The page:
is-primary (Bulma) references your brand’s colours instead of the default blue/green colour that gets shipped with Bulma. If you need to create your own theme with your own brand, you can create a global stylesheet that overrides the framework’s global styles; you do not want to modify the framework directly.
Let’s how we can add it to a project:
It’s super opinionated to import Bulma to the project, but this way works best for me:
Step1: Create a main.scss in the /assets folder. In this
main.scss file paste this code:
You need to add main.scss file in main.js of your project like below:
now you’re good to start. So, just start the local development server and check Bulma is working on your website.
After this the next step is to use the jsDeliver CDN to link to the bulma stylesheet:
This is the easiest way to integrate Bulma into your project (Vue or HTML/CSS) but you’ll not able to customise anything in this way. You’ll get a complete build of Bulma So here is how you can add through CDN, Copy this, or retrieve the latest version of Bulma from JSDelivr:
Customisation of bulma:
Here is short crisp of how to customise Bulma. It is natively written in sass, you need a sass workflow to customise it using variables which is only possible if you are using npm.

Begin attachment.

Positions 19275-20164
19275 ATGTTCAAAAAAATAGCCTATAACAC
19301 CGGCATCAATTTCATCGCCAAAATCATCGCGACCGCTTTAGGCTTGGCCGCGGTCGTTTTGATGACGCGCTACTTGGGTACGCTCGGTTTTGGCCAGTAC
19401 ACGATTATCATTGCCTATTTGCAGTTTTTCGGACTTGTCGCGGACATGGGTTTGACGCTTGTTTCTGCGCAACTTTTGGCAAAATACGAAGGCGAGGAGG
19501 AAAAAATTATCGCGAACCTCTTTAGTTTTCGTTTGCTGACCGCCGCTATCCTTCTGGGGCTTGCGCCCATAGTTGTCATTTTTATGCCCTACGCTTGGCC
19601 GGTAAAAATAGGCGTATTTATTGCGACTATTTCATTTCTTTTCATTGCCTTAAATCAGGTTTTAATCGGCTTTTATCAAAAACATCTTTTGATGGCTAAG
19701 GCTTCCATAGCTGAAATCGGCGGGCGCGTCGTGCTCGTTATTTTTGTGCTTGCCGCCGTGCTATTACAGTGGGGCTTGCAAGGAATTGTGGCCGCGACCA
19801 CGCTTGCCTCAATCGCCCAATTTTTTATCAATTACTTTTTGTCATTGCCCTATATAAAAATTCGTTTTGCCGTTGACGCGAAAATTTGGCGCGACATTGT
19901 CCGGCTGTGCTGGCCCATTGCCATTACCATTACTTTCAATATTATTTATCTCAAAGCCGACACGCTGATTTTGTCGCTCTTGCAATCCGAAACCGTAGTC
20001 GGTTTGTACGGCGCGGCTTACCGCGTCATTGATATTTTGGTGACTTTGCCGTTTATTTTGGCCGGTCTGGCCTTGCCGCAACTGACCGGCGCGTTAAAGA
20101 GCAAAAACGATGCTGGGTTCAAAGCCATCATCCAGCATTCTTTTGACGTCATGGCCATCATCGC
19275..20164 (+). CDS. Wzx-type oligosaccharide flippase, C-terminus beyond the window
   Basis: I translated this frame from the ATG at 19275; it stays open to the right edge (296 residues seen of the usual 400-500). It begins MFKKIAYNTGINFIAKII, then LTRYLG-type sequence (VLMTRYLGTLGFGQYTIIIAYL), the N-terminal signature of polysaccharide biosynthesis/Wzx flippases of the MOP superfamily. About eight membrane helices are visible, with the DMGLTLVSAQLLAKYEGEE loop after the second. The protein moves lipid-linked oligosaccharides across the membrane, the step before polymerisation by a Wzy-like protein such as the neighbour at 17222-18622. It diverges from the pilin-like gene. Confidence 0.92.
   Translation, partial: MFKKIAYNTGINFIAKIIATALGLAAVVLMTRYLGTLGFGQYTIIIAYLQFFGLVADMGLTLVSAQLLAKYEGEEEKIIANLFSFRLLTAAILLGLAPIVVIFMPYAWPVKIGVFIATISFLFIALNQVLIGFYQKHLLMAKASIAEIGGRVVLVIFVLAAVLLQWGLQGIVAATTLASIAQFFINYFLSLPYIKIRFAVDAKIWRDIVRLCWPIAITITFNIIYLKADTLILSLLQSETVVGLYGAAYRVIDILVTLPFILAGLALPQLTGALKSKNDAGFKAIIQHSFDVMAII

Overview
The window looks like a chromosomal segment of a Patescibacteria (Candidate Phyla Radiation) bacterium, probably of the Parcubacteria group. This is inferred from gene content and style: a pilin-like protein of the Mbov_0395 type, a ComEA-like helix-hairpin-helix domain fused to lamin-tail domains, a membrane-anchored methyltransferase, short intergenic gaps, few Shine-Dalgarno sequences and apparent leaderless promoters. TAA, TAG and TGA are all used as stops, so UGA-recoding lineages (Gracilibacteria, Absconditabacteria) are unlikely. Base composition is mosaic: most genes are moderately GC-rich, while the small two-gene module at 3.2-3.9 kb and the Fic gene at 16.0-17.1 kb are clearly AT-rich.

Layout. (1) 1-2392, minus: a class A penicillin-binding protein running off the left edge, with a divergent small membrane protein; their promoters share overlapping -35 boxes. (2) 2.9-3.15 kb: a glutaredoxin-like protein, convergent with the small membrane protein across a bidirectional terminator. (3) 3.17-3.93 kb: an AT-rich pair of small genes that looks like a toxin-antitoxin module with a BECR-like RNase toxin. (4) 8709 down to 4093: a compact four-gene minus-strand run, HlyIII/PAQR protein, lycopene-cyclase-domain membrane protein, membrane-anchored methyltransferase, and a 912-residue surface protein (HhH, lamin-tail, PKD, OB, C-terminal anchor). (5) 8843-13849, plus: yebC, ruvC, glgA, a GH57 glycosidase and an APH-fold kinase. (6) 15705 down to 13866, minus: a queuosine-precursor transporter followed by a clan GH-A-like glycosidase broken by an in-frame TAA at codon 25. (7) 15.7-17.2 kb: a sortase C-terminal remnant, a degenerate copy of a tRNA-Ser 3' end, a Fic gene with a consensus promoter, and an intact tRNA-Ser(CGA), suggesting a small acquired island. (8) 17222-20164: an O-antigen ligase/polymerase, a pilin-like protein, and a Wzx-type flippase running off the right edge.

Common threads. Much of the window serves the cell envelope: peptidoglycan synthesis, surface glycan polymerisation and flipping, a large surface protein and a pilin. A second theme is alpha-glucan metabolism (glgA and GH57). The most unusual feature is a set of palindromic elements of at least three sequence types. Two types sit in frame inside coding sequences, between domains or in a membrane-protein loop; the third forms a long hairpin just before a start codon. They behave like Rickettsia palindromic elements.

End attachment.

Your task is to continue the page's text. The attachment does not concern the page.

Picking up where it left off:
Here is an example of it:
// Import a Google Font
// Set your brand colors
// Update Bulma’s global variables
$family-sans-serif: “Nunito”, sans-serif;
// Update some of Bulma’s component variables
// Import only what you need from Bulma
This is it, you managed to install and download customised Bulma.
Tips to remember:
- When working with any CSS framework and vue.js, it’s important to keep the reusability of the component in mind.
- You don’t want to mix layout CSS with the component itself.
- You’ll want to reuse the component at some point and for that other instance, another layout may be needed.
There will be a two example one is bad example and other is a good example. This will show you how to function on this.
The below on is a bad example of navigation.vue
This code definitely will be include in app.vue.
This navigation may be intended to be used in both the header and the footer. Both of which should look very different but contain the same information. Let’s strip out the layout HTML and move that to it’s parent/base component.
You can compare these two and decide which is better and bad examples, you can clearly get an idea by seeing this example below:
Conclusion: CSS Frameworks make your life as a developer much easier. They make your application’s template code universally understood, consistent, easier to maintain, and easier to write. You can focus more on the app’s functionality and overall design rather than focusing on common tasks like creating a button from scratch.
Bootstrap, Bulma and Foundation are just the three widely used frameworks right now. However, you aren’t limited to just those. There are plenty of other frameworks out there, developers who want to explore such great frameworks you can definitely use it.
To learn more about frameworks, click here.
By Bhargavi B M